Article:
Sunday, December 03, 2006

Two new Links, and a rant

I'm adding a couple of new links to my Link List there on the right side of the page today.

One is for the Bahama Conch Community Land Trust, of which I am immediate past president and still a board member. The other is a link to a newly-discovered site, and in particular to a blog of sorts belonging to Sloan Bashinsky. Bashinsky is a recent (reluctant) candidate for Monroe County Commissioner.

Sloan is -- well, different -- a free thinker who receives guidance in his dreams and writes about what he is led to do. He wrote frequent e-mails which he shared with a wide range of other people during the campaign. He's discontinuing the e-mails and will now write at the BPK site. He finished second in the two man race for for the Commission seat, much to his relief as he didn't really want to win. He actively promoted his "opponent" in the race, incumbent Commissioner George Neugent.

Jim Marquardt, new president of the Community Land Trust, asked the other day why I didn't have a link to the BCCLT web site on this blog and on the Bahama Village Blog. I realized then that I have very few links to any non-profit organizations; only the Bahama Village Consortium site and the Bahama Village blog are of that type. Key West is rich with voluntary organizations aimed at charity, culture and community. From AIDS Help, one of the largest charities and beneficiary of much of the largesse generated by Fantasy Fest; to Wesley House with family-oriented health and safety programs; to SHAL, the Southernmost Homeless Assistance League; arts groups like the Symphony and the Art and History Museum; a YMCA program, Boys & Girls Club, baseball, football and soccer programs for kids; and the list goes on and on.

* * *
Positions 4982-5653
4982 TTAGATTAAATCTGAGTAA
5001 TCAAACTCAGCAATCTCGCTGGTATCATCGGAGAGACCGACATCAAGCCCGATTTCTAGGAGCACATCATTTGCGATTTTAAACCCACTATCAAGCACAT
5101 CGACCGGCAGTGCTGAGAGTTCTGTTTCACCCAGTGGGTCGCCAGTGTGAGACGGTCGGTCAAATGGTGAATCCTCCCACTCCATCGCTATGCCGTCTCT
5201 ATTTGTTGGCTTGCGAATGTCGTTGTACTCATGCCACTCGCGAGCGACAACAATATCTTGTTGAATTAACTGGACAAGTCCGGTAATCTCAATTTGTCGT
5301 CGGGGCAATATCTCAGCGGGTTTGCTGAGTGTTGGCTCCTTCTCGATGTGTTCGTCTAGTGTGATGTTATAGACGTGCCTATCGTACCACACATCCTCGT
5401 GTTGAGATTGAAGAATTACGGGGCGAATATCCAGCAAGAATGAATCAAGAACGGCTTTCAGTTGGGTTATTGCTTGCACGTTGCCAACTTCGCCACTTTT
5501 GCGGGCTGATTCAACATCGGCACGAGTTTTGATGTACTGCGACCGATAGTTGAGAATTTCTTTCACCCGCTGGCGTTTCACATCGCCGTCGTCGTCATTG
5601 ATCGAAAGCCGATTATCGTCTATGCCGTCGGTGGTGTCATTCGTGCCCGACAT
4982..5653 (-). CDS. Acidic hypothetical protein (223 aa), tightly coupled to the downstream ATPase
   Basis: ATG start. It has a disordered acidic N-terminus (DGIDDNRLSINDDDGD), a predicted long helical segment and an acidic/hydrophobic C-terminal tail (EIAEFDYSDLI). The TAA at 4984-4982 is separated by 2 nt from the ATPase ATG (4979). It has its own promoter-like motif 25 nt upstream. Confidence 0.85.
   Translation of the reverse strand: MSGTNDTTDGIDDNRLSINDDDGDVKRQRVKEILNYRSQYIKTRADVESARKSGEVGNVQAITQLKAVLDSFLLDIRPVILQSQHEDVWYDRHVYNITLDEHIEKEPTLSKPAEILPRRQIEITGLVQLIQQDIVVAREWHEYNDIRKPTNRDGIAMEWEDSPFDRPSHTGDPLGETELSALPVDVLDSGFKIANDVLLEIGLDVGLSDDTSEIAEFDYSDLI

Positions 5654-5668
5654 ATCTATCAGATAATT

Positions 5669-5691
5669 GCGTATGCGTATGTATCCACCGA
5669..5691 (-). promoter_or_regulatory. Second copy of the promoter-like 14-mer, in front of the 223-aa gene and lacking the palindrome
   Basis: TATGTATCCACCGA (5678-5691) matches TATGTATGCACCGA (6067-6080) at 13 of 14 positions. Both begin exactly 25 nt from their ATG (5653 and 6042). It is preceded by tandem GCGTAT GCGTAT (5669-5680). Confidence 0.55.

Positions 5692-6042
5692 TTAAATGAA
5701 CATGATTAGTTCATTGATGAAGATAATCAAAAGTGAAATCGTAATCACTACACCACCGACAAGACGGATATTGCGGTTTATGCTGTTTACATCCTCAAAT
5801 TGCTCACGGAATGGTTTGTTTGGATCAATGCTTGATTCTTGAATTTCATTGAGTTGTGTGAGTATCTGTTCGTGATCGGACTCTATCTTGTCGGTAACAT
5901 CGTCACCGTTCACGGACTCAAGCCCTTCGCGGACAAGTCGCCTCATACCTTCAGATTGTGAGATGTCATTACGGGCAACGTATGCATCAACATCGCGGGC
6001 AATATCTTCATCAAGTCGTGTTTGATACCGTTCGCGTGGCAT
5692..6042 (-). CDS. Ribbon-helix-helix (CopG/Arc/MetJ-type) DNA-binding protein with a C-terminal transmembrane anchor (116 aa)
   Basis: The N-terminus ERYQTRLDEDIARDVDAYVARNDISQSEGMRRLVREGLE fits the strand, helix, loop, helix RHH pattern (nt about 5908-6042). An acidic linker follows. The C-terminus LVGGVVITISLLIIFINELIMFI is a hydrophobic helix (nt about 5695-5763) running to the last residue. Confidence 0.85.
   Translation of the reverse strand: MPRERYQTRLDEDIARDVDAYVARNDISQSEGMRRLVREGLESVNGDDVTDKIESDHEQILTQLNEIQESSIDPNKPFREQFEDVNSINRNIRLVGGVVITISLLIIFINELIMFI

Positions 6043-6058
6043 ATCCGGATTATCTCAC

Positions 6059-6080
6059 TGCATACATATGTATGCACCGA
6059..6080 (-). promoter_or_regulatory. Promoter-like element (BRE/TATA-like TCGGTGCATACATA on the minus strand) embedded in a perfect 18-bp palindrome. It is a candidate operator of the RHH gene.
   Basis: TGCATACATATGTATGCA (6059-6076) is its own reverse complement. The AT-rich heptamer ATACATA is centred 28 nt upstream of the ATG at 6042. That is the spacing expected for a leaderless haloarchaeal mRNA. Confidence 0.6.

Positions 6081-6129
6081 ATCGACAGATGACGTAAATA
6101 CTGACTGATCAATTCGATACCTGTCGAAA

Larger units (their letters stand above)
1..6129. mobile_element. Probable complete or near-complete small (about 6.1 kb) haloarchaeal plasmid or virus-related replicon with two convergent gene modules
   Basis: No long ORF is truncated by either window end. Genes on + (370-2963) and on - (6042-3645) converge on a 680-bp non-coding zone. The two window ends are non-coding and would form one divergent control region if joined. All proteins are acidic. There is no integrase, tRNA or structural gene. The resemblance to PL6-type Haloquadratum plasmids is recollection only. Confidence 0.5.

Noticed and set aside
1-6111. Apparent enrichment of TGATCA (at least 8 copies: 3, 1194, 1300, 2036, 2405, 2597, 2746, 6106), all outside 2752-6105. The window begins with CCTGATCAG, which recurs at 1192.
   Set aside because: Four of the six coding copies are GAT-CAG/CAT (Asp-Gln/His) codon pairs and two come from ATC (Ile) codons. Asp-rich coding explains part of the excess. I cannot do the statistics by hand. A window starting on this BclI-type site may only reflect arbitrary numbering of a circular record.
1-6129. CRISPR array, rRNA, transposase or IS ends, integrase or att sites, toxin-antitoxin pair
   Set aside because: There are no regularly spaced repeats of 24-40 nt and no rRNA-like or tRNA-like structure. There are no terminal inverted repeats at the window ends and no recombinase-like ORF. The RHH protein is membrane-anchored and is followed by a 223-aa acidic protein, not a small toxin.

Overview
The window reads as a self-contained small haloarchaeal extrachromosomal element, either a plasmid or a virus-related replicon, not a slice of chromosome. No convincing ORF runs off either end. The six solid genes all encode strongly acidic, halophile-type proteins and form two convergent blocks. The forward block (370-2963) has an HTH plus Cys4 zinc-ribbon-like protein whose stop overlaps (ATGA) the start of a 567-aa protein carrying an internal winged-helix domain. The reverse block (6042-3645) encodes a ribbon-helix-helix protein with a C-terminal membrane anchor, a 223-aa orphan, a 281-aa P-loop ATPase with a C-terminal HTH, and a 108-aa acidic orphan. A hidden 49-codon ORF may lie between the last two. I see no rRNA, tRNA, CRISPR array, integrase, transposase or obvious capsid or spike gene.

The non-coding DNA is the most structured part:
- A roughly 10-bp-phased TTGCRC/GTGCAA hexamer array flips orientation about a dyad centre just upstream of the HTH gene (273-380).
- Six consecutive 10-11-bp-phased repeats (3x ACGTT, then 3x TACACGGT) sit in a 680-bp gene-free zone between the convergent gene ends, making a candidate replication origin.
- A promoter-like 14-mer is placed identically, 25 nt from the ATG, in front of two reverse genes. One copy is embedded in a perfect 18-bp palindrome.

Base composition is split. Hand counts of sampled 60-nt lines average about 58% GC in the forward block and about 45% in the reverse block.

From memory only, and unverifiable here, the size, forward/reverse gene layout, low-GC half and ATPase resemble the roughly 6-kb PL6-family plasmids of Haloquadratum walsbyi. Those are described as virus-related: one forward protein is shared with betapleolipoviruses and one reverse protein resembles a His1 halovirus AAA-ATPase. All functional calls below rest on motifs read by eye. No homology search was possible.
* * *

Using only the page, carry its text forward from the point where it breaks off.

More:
Times are tough for some of these organizations. A changing population, a fragile tourism base, the increasing cost of living in Paradise, tighter government budgets -- all of these things are putting pressure on non-profits to turn to public fundraising to keep their programs working, and to new ways of staffing programs losing employees who can't afford to live here any more. It's why workforce housing is such a hot topic in the Keys, even more so than in the rest of Florida, where it is also a major concern.

I don't know of a single site that has a comprehensive list of all of the nonprofits that operate here. I tried the Key West page at Wikepedia, and the Community Foundation of the Florida Keys site. Someone ought to look into getting that done.

I'll have more to say more on this topic later.

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